September 05 2014 – A cargo plane of UNICEF medical supplies including protective equipment and essential medicine landed in Sierra Leone, part of the children's agency's continued drive to tackle the Ebola outbreak in West Africa.
The 48 metric tonnes of supplies, including latex gloves, body bags, intravenous tubes, antibiotics and other essential medicines, and coveralls to protect health workers, will be provided to health teams, including those from the Ministry of Health and non-governmental organizations working to contain the outbreak.
This latest airlift brings up to 402 MT the overall quantity of essential items UNICEF has delivered to the three major Ebola-affected countries in 32 shipments since early August. Of the total, 70.6 MT were flown in to Guinea, 213.8 MT to Liberia and 117.7 MT to Sierra Leone.
Topping the list are protective equipment like latex gloves and masks for health workers, concentrated chlorine disinfectant, antibiotics, pain relief medicines and intravenous fluids and equipment.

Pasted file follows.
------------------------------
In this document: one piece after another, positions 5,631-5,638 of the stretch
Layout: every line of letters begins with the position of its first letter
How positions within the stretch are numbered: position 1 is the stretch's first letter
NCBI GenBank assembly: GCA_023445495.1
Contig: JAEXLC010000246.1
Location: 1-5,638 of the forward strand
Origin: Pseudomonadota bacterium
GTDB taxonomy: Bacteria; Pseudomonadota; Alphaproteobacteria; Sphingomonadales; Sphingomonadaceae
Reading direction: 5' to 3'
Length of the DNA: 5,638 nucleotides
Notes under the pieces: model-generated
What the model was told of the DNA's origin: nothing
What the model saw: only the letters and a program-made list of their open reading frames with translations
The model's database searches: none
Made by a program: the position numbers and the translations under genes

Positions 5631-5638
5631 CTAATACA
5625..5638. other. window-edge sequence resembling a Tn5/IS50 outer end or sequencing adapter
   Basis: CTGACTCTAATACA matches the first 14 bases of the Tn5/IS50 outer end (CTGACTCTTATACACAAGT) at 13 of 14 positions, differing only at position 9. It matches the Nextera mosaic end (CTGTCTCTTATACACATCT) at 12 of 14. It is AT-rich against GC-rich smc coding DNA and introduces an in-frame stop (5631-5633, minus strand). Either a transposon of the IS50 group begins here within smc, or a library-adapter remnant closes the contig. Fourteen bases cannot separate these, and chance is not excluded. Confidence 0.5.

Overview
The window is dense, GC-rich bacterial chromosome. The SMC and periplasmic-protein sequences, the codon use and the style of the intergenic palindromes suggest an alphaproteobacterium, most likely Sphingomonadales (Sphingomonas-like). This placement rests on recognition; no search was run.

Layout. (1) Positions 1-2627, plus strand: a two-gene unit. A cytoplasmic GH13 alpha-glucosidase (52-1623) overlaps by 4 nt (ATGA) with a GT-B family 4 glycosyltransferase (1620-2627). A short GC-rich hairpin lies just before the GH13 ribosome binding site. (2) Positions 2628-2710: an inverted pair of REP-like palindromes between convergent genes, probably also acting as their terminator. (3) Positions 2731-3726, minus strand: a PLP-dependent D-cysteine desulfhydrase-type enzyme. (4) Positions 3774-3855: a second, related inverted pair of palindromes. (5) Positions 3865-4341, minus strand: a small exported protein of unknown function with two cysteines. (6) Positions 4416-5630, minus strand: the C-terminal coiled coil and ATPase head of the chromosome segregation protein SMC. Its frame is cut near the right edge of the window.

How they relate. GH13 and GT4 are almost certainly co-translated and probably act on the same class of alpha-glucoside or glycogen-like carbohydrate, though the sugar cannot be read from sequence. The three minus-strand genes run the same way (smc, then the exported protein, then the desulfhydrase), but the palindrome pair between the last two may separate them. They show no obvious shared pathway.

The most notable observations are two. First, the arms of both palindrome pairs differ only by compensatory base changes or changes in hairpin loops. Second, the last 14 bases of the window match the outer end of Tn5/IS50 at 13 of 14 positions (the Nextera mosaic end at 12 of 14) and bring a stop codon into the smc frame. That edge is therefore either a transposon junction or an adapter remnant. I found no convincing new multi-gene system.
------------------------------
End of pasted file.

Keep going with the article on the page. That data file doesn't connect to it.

Next week, UNICEF will begin sending 50,000 household protection kits to Liberia. The kits are designed for families caring for their relatives at home and contain a range of protective items such as sprayers, chlorine, gloves and garbage bags.
Emergency airlifts are expected to continue while a steady pipeline is established to bring supplies into countries by sea.
With the severe disruption of health services, the disruption of schooling and the disproportionately high number of infections among women, UNICEF fears that the impact of the current outbreak on the 4.5 million children living in Ebola-affected areas and beyond will go far beyond catching the virus.
UNICEF is on the ground, working with community and religious leaders, youth organizations and others to fight widespread misconceptions about the disease and improve hygiene practices. UNICEF is also providing water and sanitation services to the affected communities, particularly through the procurement of water, sanitation and hygiene equipment and supplies -- as well as appropriate training for the health and medical partners.